So we love subway tiles as much as any designers, and in the right clawfoot inspired bathrooms they can look amazing. The key to understanding why subway tiles look so different - but familiar - is they're flat edged. This means when they're tiled there isn't the bevel seen on most mass produced modern tiles - the bevelling meaning they're easier to tile - so there's less grout between tiles. This means the thin pencil line between tiles is sharp and distinct, and the offset pattern (vertical lines bisecting tiles above) is equally distinctive.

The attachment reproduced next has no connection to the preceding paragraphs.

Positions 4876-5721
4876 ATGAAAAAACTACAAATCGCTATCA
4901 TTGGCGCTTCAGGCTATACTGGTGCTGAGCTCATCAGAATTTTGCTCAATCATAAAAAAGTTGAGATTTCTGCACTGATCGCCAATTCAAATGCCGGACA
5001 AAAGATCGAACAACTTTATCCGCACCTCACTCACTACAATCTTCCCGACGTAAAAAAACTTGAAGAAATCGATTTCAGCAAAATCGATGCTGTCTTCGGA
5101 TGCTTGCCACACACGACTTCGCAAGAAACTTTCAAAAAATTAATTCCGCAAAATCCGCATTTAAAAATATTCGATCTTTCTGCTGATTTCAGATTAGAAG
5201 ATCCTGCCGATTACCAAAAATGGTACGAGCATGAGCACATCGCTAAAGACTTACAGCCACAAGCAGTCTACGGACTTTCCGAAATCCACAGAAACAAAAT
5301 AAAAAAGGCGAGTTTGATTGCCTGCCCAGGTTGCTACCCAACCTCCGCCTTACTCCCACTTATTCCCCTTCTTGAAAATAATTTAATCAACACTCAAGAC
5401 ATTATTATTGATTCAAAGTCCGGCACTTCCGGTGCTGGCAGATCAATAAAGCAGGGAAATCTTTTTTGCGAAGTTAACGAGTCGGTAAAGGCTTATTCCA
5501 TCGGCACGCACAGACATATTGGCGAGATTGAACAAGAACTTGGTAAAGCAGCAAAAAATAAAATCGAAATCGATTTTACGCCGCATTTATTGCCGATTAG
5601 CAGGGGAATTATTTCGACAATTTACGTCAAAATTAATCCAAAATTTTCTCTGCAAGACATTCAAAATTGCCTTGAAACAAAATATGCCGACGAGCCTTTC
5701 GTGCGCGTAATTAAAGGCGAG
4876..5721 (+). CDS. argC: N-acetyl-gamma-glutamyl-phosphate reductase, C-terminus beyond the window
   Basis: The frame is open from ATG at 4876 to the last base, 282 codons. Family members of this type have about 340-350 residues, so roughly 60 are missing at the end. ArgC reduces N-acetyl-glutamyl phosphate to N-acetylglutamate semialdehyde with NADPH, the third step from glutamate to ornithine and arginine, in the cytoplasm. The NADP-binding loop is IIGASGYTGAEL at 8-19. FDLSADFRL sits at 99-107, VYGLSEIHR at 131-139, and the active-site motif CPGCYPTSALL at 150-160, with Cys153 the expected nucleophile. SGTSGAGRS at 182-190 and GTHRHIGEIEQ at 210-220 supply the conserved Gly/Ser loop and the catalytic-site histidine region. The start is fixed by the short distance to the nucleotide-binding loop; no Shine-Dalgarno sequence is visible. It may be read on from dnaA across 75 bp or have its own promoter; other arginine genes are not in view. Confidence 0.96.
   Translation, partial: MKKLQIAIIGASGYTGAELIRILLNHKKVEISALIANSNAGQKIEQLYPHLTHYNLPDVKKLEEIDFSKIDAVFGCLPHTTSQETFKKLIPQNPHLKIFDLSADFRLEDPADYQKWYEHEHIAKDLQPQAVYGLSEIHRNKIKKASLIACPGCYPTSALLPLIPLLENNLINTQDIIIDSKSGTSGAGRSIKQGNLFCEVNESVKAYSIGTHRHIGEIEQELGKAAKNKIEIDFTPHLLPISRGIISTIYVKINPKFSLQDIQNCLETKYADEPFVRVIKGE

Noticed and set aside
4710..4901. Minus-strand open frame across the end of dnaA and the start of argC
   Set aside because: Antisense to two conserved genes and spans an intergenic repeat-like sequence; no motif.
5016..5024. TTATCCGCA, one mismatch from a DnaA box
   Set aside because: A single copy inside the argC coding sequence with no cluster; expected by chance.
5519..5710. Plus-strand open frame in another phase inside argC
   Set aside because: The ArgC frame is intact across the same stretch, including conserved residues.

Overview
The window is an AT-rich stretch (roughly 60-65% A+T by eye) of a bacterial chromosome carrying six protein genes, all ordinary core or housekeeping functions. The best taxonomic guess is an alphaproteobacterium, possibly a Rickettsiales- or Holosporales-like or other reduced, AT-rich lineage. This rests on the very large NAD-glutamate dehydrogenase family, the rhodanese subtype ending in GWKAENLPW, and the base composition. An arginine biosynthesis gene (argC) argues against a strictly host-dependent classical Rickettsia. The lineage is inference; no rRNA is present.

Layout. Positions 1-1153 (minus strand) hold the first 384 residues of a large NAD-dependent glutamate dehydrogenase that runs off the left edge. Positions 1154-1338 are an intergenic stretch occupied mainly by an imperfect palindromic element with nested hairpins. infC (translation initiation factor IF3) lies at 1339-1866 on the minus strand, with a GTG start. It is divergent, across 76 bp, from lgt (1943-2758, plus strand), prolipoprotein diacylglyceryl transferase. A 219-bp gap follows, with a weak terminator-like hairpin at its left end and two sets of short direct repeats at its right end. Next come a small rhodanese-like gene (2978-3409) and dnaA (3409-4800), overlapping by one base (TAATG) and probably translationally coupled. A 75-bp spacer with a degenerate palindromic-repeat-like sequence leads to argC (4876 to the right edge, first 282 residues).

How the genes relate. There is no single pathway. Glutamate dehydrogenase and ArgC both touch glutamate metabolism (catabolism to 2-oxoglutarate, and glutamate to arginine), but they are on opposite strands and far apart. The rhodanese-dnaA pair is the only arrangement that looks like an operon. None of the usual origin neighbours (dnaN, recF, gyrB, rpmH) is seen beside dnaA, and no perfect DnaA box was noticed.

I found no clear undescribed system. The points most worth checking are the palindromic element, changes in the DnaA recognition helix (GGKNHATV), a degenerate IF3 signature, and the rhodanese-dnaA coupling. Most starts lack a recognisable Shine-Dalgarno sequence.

But the problem with subway tiles is whole walls, floor to ceiling, can look oppressive. But a half height design, similar to wood beading, can look unfinished. So what to do?
This is a great example of dressing a classic clawfoot bathroom with subway tiles. Rather than use the subway all round the bathroom, or the compromise, half height panels, the subway tile is used only to detail the shower walls. As well as being practical and in keeping with the style of the bathroom, the glass panel highlights the floor to ceiling panel as a subtle design feature. A great sensible (ok, subtle) subway style in a classic clawfoot inspired bathroom.